About half way through the film the Hassansin’s turn up, these are assassins hired by the villain to kill the Prince. They’re introduced in training grounds, each of them swathed in black robes and practicing with their unique (and possibly not historically accurate, did they have weapons made of CGI back then?) fantasy weapon. I’ve gotta be honest, I really like these guys. The leader of them is pretty cheesy in his attempts to act eeevil and mysterious, but I love that it feels like an old kung fu film concept. A team of warriors training in a temple each with a unique weapon that they’ll then use to attack the hero; it’s silly but really fun. And it pays off towards the end of the film as the best directed action sequences (throwing knives!) involves one of the Hassansin’s versus one of the good guy side characters. Yeah, the best action sequences; the most interesting; the one that involves the best build up of tension; the best sense of geography and a clear “this is what I need and this is why it’s important” – is between a side hero and side villain.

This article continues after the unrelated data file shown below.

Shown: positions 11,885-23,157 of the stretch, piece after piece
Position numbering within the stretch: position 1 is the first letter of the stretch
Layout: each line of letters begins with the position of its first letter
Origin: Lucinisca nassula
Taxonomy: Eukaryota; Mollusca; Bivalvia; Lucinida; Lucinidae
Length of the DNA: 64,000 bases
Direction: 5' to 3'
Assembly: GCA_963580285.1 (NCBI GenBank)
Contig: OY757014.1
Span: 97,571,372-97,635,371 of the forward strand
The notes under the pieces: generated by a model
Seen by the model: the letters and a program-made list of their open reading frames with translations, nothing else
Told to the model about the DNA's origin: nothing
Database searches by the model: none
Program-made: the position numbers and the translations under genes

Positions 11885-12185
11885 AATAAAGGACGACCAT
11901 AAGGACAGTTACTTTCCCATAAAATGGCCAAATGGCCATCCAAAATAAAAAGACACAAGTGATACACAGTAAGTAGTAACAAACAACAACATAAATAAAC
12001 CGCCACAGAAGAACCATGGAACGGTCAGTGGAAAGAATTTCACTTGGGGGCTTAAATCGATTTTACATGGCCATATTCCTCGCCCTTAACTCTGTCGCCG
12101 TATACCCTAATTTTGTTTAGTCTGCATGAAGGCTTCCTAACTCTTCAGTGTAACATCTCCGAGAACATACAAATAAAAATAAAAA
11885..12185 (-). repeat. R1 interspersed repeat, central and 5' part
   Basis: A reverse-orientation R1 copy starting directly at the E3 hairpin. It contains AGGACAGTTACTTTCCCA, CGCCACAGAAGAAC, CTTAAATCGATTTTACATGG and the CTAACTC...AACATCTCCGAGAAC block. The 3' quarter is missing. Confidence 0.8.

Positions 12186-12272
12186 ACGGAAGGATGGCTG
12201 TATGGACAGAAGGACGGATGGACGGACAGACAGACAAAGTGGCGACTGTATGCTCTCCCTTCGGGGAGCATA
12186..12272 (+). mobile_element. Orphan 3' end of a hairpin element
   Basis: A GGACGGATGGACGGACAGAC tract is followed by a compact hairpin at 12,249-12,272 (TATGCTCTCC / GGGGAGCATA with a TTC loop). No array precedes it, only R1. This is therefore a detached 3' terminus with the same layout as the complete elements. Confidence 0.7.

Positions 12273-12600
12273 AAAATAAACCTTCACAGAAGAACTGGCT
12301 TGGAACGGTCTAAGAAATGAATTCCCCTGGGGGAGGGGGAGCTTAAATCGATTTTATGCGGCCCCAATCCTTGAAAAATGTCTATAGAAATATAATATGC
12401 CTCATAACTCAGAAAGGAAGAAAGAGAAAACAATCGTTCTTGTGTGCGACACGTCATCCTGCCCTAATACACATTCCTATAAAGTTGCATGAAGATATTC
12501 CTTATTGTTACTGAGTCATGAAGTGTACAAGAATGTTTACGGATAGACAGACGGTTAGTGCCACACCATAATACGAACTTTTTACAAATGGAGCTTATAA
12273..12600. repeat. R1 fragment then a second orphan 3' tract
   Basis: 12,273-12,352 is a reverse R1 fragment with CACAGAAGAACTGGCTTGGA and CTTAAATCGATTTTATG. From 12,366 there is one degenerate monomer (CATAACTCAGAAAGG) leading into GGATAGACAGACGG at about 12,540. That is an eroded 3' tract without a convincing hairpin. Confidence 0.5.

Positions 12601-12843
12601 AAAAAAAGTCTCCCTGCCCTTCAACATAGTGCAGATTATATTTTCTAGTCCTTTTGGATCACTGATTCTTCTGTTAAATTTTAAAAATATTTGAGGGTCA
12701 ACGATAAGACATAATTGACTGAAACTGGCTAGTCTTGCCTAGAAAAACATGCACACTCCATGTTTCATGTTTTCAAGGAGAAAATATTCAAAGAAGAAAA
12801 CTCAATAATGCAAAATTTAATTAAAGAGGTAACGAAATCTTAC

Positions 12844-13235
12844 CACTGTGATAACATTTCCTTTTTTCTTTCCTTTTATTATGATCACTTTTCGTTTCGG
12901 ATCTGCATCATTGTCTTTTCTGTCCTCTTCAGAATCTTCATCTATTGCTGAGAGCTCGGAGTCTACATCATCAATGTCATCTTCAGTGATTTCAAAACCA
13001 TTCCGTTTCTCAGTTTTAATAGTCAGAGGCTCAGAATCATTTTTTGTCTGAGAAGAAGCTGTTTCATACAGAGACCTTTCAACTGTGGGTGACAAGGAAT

The script itself is, again, nothing surprising. It connects the dots and talks of “destiny” whilst throwing out the odd “I need to return the dagger to the sacred stone” plot crap that comes out of nowhere and is the fantasy genres equivalent of Star Trek’s techno babble. (Is it just me or does it kind of take away from the hero’s decision to save the world when films are always harping on about it being their destiny? I’d kinda respect one who decided he couldn’t give a fuck and let the world blow up) Dastan and the Princess have the usual screwball inspired “ooh we hate each other and exchange witty barbs but love each other by the end” relationship and Gyllenhaal and Arterton just about make it work. In fact Gyllenhaal is one of the films saving graces, he plays the dashing rogue well and a lot of the time when the film works it’s because of him. Arterton is ok, she doesn’t have much to work with other than giving plot exposition. I think she’s meant to be a “strong” female character because she keeps nagging the prince (of Persia) and trading, sometimes funny, repartee with him. I’m not asking for every female character to be just as physically capable as the male, but she’s also meant to be the Guardian of the sand/dagger/time, yet seems to have no knowledge of fighting or self defence and has spent her life living in a castle with little knowledge of the outside world. Dropped the ball on that one sand gods to be honest, no wonder it was stolen. No matter how much they try to present her as on level with the Prince (by of course using feminine skills like lying and telling him she knows she’s pretty) she’s still a princess who needs saving, and in the story they’ve created it makes no sense. Alfred Molina provides comic support as a dodgy dealing “small business owner”. His work is good and he’s often funny (and his inclusion brings with it ostrich racing, more films need ostrich racing) yet at the same time his constant talk of taxes and being a small business owner can be distractingly modern; like a used car salesman somehow ended up in the wrong century.